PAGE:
Top golf instructor passionate about helping vets

Spend one minute talking with world-renowned golf instructor Butch Harmon about his Harmon’s Heroes Foundation and you’ll realize this is a passionate endeavor for him.

Sure, he’s made his mark on golf, first as a player and then as one of the best (if not the best) instructors in the world. He won on the PGA Tour and he’s also taught some of the game’s greatest players. From Greg Norman to Tiger Woods to Phil Mickelson to Natalie Gulbis, the best have come to the best to keep improving.

He also has traveled the world teaching royalty. He now calls Henderson home with his Butch Harmon School of Golf located at Rio Secco Golf Club. If you’ve played the course and stopped inside to grab lunch, there’s the chance that players such as Fred Couples or Dustin Johnson may have been at the table next to you taking a break between tuneups with Harmon.

That’s all well and good, but another endeavor has him just as enthusiastic — the Harmon’s Heroes Foundation.

The foundation’s goal is simple: aiding soldiers wounded in war. Harmon has been able to use golf to touch those who have sacrificed for their country.

“These soldiers have given everything,” Harmon said. “Their average age is 18-25 and they’ve been taught one thing: to be a soldier. Then, through no fault of their own, they are taken out of the military without job skills.”

And there’s more to the story.

“There’s also a statistic that is gut-wrenching,” he said. “More Iraqi and Afghanistan soldiers have committed suicide than died in war. That just tears you up. Everyone just forgets about them. But we want them to know we’re proud of them. That we are here for them.”

Enter the Harmon’s Heroes Foundation.

“I made a trip to Iraq in 2007 with David Feherty, Tom Watson and Tom Lehman,” he said. “We met so many great kids over there. When we got back, we talked about really needing to do more for them. We wanted to try to use golf as a tool to help them get back into society. And we can help them a lot. We want to help in any way possible to help them get back on their feet.”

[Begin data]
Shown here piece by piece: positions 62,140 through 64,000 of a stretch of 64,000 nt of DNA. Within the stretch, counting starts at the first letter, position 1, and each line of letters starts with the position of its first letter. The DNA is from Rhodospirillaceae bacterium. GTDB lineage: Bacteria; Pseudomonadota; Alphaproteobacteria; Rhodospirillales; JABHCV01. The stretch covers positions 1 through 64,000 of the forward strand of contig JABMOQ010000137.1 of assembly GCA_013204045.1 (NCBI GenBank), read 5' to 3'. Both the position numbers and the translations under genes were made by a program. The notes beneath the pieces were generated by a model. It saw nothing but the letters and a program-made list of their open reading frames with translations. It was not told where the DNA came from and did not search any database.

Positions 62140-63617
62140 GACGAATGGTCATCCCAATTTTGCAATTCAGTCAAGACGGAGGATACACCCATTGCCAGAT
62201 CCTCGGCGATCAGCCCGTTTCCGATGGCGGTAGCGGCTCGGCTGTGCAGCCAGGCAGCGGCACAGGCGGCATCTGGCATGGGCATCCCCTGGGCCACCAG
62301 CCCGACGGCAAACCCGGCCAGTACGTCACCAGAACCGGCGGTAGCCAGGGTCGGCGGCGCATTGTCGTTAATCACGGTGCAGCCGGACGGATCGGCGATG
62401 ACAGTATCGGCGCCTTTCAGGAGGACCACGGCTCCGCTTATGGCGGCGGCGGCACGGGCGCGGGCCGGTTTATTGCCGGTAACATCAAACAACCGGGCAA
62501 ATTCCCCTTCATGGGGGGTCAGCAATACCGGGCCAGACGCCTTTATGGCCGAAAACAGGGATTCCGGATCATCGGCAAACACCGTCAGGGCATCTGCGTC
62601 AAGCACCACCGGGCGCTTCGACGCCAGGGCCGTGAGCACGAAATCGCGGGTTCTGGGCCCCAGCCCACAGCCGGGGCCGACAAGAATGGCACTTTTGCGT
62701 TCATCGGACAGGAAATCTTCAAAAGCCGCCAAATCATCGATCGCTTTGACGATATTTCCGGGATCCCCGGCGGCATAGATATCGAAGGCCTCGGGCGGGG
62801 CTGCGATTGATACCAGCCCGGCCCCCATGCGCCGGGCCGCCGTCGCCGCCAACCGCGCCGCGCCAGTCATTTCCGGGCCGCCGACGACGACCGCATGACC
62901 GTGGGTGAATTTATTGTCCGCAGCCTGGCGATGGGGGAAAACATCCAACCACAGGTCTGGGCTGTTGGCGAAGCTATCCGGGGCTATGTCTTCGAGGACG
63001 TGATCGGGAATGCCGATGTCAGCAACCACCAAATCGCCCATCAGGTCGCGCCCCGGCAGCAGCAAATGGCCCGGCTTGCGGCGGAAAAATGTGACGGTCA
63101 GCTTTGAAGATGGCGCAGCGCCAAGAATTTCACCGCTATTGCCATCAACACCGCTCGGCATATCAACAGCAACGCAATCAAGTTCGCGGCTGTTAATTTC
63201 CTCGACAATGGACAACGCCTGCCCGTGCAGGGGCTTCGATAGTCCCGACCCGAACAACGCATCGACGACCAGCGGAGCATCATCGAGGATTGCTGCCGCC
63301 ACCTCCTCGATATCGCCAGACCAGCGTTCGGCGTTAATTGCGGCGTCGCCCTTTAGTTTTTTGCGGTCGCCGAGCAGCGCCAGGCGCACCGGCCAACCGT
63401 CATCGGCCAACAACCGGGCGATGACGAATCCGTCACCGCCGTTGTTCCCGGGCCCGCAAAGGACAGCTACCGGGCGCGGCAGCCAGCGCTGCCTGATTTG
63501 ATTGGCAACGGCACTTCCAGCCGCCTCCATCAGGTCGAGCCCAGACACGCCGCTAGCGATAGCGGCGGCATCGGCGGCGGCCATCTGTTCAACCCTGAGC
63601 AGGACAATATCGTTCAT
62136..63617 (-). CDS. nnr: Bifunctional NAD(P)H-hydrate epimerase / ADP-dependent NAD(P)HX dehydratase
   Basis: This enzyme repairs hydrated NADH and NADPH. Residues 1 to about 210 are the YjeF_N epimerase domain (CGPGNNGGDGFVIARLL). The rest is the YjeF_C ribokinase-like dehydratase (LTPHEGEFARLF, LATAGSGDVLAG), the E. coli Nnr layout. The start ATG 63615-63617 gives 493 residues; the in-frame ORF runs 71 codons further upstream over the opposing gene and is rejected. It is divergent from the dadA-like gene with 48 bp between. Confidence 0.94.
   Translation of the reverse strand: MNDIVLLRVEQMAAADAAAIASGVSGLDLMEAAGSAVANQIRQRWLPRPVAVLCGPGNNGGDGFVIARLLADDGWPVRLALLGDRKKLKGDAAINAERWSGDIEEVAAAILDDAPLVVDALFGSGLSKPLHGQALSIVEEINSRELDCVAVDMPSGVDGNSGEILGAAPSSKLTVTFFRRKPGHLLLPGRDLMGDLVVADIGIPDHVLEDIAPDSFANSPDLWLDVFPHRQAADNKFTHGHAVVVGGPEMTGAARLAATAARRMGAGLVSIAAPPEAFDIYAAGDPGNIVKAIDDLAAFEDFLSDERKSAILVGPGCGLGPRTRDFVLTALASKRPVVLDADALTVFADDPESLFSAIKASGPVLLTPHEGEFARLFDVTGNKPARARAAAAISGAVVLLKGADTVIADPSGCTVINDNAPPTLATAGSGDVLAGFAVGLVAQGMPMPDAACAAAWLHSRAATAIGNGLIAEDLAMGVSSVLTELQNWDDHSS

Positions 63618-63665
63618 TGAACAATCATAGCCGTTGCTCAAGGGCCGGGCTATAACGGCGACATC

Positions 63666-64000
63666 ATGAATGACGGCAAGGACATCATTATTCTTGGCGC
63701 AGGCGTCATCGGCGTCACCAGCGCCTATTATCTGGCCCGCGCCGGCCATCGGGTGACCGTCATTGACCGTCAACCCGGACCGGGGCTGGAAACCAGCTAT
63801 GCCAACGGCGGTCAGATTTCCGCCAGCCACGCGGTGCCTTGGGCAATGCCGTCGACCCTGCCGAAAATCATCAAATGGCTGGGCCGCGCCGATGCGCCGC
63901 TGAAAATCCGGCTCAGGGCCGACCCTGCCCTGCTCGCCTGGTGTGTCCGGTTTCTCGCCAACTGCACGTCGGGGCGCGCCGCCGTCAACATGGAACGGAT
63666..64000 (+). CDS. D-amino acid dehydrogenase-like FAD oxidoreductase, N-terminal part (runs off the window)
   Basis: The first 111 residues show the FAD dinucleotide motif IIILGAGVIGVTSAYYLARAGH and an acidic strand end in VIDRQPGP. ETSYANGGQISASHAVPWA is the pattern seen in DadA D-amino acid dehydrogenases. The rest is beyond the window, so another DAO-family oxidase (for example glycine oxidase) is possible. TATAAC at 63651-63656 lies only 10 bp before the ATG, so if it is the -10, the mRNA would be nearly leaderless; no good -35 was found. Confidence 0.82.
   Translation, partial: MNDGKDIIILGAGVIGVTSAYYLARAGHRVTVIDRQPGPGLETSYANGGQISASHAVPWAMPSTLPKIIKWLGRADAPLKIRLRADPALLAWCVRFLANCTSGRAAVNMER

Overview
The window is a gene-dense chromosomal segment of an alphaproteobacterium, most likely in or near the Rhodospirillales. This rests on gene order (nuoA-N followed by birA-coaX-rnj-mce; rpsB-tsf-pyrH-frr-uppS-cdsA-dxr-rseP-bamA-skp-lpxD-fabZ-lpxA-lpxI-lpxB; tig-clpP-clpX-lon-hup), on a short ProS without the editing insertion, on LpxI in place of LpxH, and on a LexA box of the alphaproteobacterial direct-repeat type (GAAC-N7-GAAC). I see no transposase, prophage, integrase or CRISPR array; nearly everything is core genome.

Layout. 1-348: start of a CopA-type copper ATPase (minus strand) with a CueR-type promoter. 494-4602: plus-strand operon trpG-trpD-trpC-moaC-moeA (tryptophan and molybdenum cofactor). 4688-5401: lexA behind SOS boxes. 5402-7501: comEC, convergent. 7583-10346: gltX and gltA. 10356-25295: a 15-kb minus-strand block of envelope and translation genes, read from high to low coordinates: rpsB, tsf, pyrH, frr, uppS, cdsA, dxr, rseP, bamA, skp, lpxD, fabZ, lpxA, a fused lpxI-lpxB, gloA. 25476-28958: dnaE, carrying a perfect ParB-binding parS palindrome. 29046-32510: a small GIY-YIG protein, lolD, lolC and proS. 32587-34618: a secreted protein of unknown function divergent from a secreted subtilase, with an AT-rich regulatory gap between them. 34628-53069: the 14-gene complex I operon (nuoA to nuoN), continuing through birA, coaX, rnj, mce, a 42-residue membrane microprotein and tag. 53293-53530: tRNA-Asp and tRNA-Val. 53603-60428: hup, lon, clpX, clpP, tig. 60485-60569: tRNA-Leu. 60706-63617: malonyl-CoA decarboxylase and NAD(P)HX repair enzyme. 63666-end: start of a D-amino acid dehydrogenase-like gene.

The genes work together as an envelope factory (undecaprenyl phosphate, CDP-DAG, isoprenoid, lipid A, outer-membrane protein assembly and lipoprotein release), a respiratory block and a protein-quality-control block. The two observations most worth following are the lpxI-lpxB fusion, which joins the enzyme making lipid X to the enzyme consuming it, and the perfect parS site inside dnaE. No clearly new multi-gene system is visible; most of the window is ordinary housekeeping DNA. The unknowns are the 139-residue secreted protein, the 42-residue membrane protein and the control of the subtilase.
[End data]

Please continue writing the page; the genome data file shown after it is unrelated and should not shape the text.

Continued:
That help has included building houses and having cars specially outfitted for these heroes.

“We have a great many people who have contributed so much,” Harmon said. “It’s not just me. I tell everyone that if you get involved, it touches your heart more than you can ever realize.”

The annual Harmon’s Heroes Golf Classic in Las Vegas, along with the VIP schools at Butch Harmon School of Golf, have also helped give back to veterans. Harmon, himself a three-year veteran in the U.S. Army, knows it’s a sacrifice for these men and women to serve their country. Add that many come back scarred — physically or mentally or both — and you’ve got the impetus for the Harmon’s Heroes Foundation.

“I had two guys here last year, both of them had lost both of their legs,” Harmon said. “We spent a couple of days with them and then had a tournament with them. One of them was on the first tee and hit the most beautiful drive — about 240 yards down the middle. I ran over and hugged him. I had tears in my eyes. And his first words were, ‘I didn’t fall over.’

“It does your heart good to see things like that. I’m just so happy for them that they can feel good about themselves again.”

All of the soldiers who participate in Harmon’s Heroes Foundation loved golf before their injuries. Because of people like Harmon, they can look positively at the future.

“Most of them felt they just couldn’t play again,” Harmon said. “But we showed them that, one, golf is a great tool to help them because they love the game and, two, that they are able to play again.”

Harmon’s giving back monetarily by donating $25 from each “Butch Harmon About Golf” instructional DVD sold. The DVD provides tips and instruction that will help all golfers, from those just getting started to the scratch player.

So while Harmon has long been one of the world’s top golf instructors, his work with the Harmon’s Heroes Foundation has added to a true legacy.

“In the last four years, we’ve probably helped 50 or 60 guys,” Harmon said. “We just want to do everything we can to show them they can be a normal person … to function like a regular person. And golf is one step. It’s great for their morale and shows them they can feel normal in the towns they live in. And that’s the best feeling in the world.”

For more information or to help out, visit or

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